Oct 22, 2007
I’d always heard that with fluorescent bulbs it’s actually more efficient to leave them on rather than turn them off. This didn’t really make sense to me but I went along with it. I changed my ways after watching Mythbusters on the Discovery Channel (Air Date: December 13, 2006). The MythBusters crew tested a variety of common household bulbs to see if this is true. They measured both the start-up and steady state energy consumption. They found it’s worth it to leave the fluorescent bulb on for 23.3 seconds if leaving the room but the other bulbs were negligible. So no matter what the bulb, it basically uses less energy to turn the bulb off then to leave it on when not in the room. In addition to bulb energy use they also tested longevity and found that turning the bulbs off and on more frequently does not decrease their life span.
Oct 18, 2007
Within the past month my daughter lost track of me in the store and nearly flipped out. Since then I’ve been trying to re-affirm that she obey mommy and stay where I tell her to so that she doesn’t get lost. Around the same time I happened upon two new children’s books in the library that helped to support this idea.
“Grady the Goose” by Denise Brennan-Nelson; Illustrated by Michael Glenn Monroe
In this story a young gosling keeps wandering off from the family and eventually loses them altogether when the family flies south for the winter. Everything works out in the end and she learns to stay close. I’m especially fond of this book as it is published by Sleeping Bear Press. They feature local Michigan writers and artists and offer many other fabulous books that I hope to talk more about in the future.
“Little Otter’s Big Journey” by David Bedford; Illustrated by Susan Winter
I love the little animals in this story. The baby otter just tugs at your heart! Like the other book, this story shows children why wandering off can lead to trouble. The final phrase in the book is something I want my daughter to remember throughout life, “No matter where you are, my baby, I’ll always find you.”
Oct 17, 2007
You’ve got to drive carefully in Haiti because at any moment a cross-walk can appear where there formerly wasn’t one.
Oct 16, 2007
Ever consider growing a garden from seed? It’s can be cheaper and easier than you think. Most of the many plants around my garden were grown from seed. I started collecting my own seed and found I was saving a bundle and having fun with it! If you’re interested, now is the time of year to try. While seeds can be collected all through the summer (especially from perennials), there seems to be more available in the fall (such as from annuals). To get started, check out The Seed Site. This is an amazing resource for both the beginner and the seasoned gardener. It covers how to save seeds, what to look for, how to grow them and even includes several pictoral indexes of hundreds of seeds, seed pods and seedlings.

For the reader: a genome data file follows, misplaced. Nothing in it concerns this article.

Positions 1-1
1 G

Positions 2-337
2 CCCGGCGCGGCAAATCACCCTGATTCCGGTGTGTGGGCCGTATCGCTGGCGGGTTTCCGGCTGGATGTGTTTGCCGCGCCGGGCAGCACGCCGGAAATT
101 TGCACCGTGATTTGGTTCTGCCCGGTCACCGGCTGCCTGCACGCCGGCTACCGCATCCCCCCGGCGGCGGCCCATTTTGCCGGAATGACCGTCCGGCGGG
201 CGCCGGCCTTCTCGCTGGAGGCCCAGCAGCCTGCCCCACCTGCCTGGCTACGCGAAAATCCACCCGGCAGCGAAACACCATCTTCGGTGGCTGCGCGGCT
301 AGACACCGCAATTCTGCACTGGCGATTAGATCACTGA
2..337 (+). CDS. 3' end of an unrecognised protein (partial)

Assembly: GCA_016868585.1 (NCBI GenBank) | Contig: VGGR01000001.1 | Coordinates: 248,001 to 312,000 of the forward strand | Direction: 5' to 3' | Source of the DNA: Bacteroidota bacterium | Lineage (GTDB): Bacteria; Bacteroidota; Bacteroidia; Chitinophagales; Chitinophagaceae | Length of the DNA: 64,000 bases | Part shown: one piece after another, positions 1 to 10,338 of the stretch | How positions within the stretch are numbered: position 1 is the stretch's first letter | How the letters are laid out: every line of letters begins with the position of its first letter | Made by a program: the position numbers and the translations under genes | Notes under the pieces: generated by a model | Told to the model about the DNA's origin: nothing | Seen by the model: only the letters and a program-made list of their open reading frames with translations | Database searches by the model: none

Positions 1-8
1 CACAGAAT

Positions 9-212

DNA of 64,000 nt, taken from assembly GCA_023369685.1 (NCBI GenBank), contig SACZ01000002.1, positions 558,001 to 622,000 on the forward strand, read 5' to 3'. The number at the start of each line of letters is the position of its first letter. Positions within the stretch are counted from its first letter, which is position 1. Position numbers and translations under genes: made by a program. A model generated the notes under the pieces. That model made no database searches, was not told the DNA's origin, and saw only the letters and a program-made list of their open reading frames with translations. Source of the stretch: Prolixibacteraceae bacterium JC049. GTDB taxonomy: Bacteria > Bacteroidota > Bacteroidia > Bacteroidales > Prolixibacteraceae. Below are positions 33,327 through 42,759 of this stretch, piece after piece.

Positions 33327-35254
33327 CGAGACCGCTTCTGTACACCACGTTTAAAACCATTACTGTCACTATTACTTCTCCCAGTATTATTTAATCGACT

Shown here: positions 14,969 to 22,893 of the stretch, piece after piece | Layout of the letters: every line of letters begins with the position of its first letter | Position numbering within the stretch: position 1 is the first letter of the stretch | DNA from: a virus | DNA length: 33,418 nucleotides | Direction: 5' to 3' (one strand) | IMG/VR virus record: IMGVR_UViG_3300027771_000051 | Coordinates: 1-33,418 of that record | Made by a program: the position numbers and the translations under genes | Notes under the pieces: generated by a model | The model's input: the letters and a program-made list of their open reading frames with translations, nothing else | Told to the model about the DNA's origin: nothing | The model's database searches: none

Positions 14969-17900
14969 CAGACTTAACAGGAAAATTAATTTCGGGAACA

Once you start saving your own seeds you can enter the somewhat addictive world of seed trading. Here’s how it works:
You save and label seeds that you collect
Then post the seeds you have available and the seeds you want on a seed trading forum
Through the forum you arrange a trade with another gardener and send them in the mail to eachother. The only cost is postage, which often isn’t much!
I use GardenWeb Seed Exchange for seed trading. I’ve tried other ones but didn’t like them as much.
Happy seed collecting, trading and sowing!
Oct 16, 2007
Most conventional farms today don’t look anything like what you see in children’s books. Yet, many people aren’t even aware of the reality of the situation. The people at Sustainable Table and Free Range Studios have done an amazing job shedding light on the situation. I highly recommend you check out their short animated film The Meatrix. It’s hilarious, creative and unfortunately quite true.
Support your local small farms. It’s better for everyone!